Wednesday, July 6, 2016

Using a Windows Laptop as a Media Center

Here are some tips when using a Windows laptop connected to a large-screen HDTV. 

I have a Windows 7 laptop connected to a 50-inch HDTV in my living room and office, and it serves as the media center.  Movie files and TV shows are played from this laptop, and I can stream video from Amazon or Netflix.  The laptop even serves as a DVR using a program called Windows Media Center (WMC).  

1.  How do I turn off my laptops display when plugged into my television?
I prefer to have my laptop closed when connected to my 50" plasma HDTV.  I have long been able to do this with my Mac, but until last week, never figured out how to do this with a Windows 7 laptop.  Here's the solution, from a forum:

"Another way (if you use a separate keyboard and mouse) is go to power options and change closing the lid action from "sleep" to "do nothing", that way you can simply close the lid and carry on watching on the TV. It's also useful for extending battery life when just listening to music (just flip the lid down and you've got the screen off but the music still plays)."

Here's a screengrab of how to do this -- thanks for the website:

2.  My Windows 7 laptop is the computer that connects to the TV in my office and living room.  I often will have a file on my Mac that I'd like to transfer to my w7 laptop.  Here's how to do it:

This web page describes the process:

From the above page:
Set up sharing on a Windows 7 or Windows 8 computer

To share a folder, right-click the folder’s icon, then choose Share with. Choose “Specific people,” then follow the onscreen instructions.

You may need to disable the Internet Connection Firewall in the Advanced pane of the device’s properties. If you can’t disable the Internet Connection Firewall, make sure TCP port 445 is open. For more information, refer to the manual and onscreen help that came with the Windows computer.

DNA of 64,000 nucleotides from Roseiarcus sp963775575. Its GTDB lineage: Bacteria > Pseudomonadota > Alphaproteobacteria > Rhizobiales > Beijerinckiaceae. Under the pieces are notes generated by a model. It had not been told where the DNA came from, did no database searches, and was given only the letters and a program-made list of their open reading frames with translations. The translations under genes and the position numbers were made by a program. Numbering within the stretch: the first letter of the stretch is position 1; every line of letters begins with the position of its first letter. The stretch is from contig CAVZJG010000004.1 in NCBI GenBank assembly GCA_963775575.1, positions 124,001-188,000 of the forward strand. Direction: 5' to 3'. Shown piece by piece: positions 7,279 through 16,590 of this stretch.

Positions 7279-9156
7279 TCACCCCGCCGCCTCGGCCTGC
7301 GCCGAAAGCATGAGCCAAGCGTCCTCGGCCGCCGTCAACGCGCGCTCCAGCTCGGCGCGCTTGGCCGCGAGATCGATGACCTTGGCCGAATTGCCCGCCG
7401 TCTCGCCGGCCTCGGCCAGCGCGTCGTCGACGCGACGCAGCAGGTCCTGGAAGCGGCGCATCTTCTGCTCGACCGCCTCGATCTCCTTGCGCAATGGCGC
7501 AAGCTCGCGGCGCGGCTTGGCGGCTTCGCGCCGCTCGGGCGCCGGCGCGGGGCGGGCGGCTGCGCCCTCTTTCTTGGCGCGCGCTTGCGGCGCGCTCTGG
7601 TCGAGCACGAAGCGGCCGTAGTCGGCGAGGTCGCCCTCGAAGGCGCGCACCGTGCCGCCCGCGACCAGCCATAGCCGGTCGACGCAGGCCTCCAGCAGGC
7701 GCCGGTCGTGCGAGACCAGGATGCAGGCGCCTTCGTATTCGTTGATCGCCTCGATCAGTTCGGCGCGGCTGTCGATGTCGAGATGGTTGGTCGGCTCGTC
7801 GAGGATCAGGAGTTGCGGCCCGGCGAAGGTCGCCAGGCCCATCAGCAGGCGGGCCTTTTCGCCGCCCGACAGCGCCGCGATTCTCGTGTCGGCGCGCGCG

You may need to restart the Windows computer after setting it up.

If you have never set up the Windows computer for sharing, open Network and Sharing Center, then follow the onscreen instructions to set up a new network.

3.  I run a free Microsoft program called Windows Media Center (WMC) which is included with Windows 7 machines.  I have had WMC on my Windows laptops for several years.  A Windows 7 laptop thus serves as a DVR.  It records shows flawlessly from over-the-air (OTA) using an antenna, and from Comcast's unencrypted basic cable stations.  I use SiliconDust HDHomerun tuners.  The tuners take a TV signal from cable or antenna, convert it to a digital IP signal, then WMC in a Windows laptop is able to tune into specific stations.  Great TV guide listings.  It's basically a Tivo or a Comcast DVR that I don't have to pay monthly fees for. 

With a Windows laptop with WMC, I can view live TV wirelessly, or view the programs recorded on a DVR via wifi. Xbox 360s serve as "extenders" so you can see WMC content (live TV, recorded shows) on other TVs in the house.

Unfortunately, with Windows 10, WMC is no longer included in Windows.  I believe that you can download it for free and install it, however. 

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